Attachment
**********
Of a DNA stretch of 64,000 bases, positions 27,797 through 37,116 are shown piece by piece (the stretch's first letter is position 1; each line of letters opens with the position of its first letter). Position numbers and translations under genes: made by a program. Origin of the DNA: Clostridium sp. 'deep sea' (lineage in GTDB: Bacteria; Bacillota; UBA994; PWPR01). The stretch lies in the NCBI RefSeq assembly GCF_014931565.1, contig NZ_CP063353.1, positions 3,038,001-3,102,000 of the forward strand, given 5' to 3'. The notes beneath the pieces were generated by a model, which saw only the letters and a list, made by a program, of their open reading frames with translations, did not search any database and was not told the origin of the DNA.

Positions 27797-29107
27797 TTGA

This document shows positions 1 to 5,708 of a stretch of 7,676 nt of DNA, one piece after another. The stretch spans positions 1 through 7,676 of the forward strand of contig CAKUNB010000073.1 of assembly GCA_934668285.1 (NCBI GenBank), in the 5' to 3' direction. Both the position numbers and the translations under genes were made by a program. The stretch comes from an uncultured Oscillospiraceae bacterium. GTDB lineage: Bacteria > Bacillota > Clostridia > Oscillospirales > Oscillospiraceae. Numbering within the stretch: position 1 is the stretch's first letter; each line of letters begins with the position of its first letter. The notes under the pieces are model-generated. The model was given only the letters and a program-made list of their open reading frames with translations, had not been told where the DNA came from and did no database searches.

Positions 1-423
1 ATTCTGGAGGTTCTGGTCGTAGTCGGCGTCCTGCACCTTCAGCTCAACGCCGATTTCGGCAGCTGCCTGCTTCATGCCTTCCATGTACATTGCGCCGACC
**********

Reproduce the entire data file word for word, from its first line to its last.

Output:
Of a DNA stretch of 64,000 bases, positions 27,797 through 37,116 are shown piece by piece (the stretch's first letter is position 1; each line of letters opens with the position of its first letter). Position numbers and translations under genes: made by a program. Origin of the DNA: Clostridium sp. 'deep sea' (lineage in GTDB: Bacteria; Bacillota; UBA994; PWPR01). The stretch lies in the NCBI RefSeq assembly GCF_014931565.1, contig NZ_CP063353.1, positions 3,038,001-3,102,000 of the forward strand, given 5' to 3'. The notes beneath the pieces were generated by a model, which saw only the letters and a list, made by a program, of their open reading frames with translations, did not search any database and was not told the origin of the DNA.

Positions 27797-29107
27797 TTGA

This document shows positions 1 to 5,708 of a stretch of 7,676 nt of DNA, one piece after another. The stretch spans positions 1 through 7,676 of the forward strand of contig CAKUNB010000073.1 of assembly GCA_934668285.1 (NCBI GenBank), in the 5' to 3' direction. Both the position numbers and the translations under genes were made by a program. The stretch comes from an uncultured Oscillospiraceae bacterium. GTDB lineage: Bacteria > Bacillota > Clostridia > Oscillospirales > Oscillospiraceae. Numbering within the stretch: position 1 is the stretch's first letter; each line of letters begins with the position of its first letter. The notes under the pieces are model-generated. The model was given only the letters and a program-made list of their open reading frames with translations, had not been told where the DNA came from and did no database searches.

Positions 1-423
1 ATTCTGGAGGTTCTGGTCGTAGTCGGCGTCCTGCACCTTCAGCTCAACGCCGATTTCGGCAGCTGCCTGCTTCATGCCTTCCATGTACATTGCGCCGACC